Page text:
"The Corsican Caper" (Alfred A. Knopf), by Peter Mayle
Want to enjoy delicious meals in the south of France amid gorgeous scenery with many bottles of wine, particularly rose, which is favored by Peter Mayle's characters? And with zero calories?
Then read Mayle's newest novel, "The Corsican Caper," a breezy account of an evil Russian tycoon and his plot to murder a buddy of Sam Levitt -- Mayle's "master sleuth" -- and Levitt's efforts to foil the plot. A lot of drinking and dining goes on while all this is played out.
"The Corsican Caper" goes for locale -- most of it being Provence with some scenes in Corsica, which seems wonderfully stuck in a time warp -- at least as much as plot. Don't expect riveting suspense. The way the tycoon, Oleg Vronsky, and the statuesque first mate on his yacht are introduced reminded me of Boris and Natasha from "The Bullwinkle Show" cartoon.
The novel is pleasant escapism, and you're in good company with Mayle's cast of characters. You eventually start to feel as if you're in this circle of friends who have lots of money and the time to enjoy it in and around Marseille. Meals are prominently featured in this novel by the author of "A Year in Provence."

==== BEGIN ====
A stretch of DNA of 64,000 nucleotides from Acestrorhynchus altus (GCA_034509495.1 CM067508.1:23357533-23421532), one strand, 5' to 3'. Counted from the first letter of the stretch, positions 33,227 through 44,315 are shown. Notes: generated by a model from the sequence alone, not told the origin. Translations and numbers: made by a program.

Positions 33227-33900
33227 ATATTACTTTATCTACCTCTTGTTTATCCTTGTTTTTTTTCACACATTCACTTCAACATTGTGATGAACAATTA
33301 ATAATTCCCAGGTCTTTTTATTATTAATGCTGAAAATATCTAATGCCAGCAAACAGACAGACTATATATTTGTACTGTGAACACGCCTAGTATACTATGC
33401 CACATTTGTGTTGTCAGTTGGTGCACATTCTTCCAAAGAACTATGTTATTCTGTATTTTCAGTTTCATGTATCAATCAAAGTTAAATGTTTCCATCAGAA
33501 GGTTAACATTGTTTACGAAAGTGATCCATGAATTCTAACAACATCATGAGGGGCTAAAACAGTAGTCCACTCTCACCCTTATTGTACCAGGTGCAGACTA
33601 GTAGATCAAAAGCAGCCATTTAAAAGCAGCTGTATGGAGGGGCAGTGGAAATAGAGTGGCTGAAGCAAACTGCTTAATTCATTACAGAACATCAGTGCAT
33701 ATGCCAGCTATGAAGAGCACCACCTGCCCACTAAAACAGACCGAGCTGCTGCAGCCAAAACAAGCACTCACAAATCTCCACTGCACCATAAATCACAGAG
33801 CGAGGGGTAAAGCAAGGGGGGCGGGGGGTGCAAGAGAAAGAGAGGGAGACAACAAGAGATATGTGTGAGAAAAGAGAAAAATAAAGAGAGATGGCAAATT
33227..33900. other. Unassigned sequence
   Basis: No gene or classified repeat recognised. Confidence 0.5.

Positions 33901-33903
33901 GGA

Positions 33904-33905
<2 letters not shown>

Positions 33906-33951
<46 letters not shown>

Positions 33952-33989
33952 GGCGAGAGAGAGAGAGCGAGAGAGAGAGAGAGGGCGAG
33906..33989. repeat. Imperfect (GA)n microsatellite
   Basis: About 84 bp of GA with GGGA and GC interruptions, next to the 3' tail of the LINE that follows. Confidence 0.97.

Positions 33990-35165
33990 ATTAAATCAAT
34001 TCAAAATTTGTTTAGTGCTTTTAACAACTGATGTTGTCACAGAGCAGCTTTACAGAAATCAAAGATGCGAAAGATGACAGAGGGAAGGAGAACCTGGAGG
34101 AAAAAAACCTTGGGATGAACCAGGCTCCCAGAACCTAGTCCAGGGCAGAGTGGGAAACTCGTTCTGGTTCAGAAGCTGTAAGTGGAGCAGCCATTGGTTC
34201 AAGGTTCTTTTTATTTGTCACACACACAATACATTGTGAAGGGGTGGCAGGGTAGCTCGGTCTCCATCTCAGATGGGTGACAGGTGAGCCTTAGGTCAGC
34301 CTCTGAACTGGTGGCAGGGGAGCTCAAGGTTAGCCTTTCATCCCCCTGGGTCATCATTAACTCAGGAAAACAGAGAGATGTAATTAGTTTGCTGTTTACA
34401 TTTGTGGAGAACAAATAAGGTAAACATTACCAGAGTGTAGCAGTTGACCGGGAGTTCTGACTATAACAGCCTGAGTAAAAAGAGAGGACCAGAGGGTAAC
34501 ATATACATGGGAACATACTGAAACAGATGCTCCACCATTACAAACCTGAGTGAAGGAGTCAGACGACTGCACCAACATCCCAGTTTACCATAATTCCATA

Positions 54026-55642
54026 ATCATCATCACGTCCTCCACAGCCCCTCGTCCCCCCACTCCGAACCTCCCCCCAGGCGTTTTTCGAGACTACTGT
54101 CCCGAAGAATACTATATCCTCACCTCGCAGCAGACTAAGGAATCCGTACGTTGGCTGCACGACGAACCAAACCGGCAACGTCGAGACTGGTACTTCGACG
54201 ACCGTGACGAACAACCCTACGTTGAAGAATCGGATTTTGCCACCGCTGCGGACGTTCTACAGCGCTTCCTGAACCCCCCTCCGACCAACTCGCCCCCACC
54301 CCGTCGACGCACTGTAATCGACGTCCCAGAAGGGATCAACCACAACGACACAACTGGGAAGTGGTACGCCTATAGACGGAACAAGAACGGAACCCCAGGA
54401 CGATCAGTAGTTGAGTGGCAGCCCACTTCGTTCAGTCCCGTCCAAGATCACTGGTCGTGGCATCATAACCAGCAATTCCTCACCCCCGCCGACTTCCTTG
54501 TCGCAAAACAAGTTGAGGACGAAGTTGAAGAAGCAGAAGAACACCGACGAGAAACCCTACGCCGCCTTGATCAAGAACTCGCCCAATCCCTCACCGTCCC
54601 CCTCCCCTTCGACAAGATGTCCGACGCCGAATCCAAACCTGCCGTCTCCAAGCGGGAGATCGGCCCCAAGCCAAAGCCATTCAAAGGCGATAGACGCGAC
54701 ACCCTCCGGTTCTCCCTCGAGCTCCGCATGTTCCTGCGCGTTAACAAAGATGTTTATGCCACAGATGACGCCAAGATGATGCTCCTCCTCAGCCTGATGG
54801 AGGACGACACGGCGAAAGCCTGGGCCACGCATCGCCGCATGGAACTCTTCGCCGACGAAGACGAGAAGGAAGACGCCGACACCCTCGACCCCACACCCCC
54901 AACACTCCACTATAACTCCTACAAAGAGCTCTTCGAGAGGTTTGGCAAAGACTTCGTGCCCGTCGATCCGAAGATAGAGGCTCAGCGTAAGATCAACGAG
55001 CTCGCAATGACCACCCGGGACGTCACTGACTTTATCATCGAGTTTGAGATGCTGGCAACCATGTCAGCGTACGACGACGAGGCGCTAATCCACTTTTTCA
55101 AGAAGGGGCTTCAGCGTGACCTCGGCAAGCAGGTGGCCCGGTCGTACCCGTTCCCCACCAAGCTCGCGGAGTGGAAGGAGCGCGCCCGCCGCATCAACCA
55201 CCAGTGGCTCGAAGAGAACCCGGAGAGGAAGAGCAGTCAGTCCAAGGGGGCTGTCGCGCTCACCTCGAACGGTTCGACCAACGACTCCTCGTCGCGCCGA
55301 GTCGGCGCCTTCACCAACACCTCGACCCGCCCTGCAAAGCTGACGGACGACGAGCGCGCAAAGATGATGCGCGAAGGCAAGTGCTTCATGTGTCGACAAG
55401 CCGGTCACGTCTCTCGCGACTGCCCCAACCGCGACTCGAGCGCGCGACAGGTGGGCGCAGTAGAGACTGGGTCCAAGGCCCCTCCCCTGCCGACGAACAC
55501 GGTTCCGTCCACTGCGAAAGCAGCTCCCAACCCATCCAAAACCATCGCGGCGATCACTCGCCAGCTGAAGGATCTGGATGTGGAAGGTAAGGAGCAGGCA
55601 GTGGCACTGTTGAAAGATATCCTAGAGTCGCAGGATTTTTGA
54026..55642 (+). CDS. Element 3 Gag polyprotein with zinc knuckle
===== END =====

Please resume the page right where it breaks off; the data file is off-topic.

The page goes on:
For example, take this description of anticipating a meal in a beloved restaurant: "Your order has been taken, your first glass of wine is to hand, tantalizing whiffs come through the kitchen door each time it swings open, waiters scurry, there is the moist creak of corks being eased out of bottles, and everything is as it should be."
You can enjoy many such dining experiences with Levitt and his acquaintances, and spicing things up is the effort to prevent a homicide. And you won't go away too full.
Andrew Selsky is the AP's regional editor for Africa. Follow him on Twitter @andrewselsky